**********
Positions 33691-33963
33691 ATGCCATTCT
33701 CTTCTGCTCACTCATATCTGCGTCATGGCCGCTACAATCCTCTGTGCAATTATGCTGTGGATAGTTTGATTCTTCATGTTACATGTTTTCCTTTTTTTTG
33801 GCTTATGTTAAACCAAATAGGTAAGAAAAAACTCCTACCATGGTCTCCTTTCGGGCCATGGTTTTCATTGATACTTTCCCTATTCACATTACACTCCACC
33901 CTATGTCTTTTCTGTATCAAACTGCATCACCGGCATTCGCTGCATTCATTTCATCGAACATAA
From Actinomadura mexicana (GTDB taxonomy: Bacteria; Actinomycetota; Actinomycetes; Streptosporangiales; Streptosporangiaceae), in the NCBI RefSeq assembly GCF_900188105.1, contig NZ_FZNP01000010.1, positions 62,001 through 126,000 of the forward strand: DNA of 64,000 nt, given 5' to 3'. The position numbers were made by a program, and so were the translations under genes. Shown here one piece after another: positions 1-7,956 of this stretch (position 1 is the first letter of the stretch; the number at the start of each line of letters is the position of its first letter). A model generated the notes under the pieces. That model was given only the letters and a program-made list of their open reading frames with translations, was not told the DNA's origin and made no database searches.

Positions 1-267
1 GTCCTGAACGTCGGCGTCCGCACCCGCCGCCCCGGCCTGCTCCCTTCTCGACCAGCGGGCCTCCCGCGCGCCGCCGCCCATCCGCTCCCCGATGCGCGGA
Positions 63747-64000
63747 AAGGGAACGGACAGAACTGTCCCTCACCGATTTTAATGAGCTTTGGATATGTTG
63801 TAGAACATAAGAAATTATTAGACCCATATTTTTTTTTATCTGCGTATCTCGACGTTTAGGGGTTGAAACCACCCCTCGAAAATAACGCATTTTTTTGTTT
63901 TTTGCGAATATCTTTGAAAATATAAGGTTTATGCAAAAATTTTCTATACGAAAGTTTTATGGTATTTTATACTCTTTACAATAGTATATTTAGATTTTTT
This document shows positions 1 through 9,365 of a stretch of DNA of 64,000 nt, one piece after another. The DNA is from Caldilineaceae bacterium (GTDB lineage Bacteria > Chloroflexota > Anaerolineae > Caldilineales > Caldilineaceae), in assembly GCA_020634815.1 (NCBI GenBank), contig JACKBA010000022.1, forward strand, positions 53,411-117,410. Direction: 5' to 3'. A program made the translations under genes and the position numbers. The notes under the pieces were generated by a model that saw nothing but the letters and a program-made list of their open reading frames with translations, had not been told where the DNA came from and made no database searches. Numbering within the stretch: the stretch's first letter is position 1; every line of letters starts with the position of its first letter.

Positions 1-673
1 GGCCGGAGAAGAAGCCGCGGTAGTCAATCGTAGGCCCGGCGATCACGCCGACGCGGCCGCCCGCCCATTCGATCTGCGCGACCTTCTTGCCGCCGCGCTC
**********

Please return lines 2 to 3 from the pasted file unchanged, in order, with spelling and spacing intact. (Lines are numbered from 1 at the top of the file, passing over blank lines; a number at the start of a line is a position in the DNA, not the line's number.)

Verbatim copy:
33691 ATGCCATTCT
33701 CTTCTGCTCACTCATATCTGCGTCATGGCCGCTACAATCCTCTGTGCAATTATGCTGTGGATAGTTTGATTCTTCATGTTACATGTTTTCCTTTTTTTTG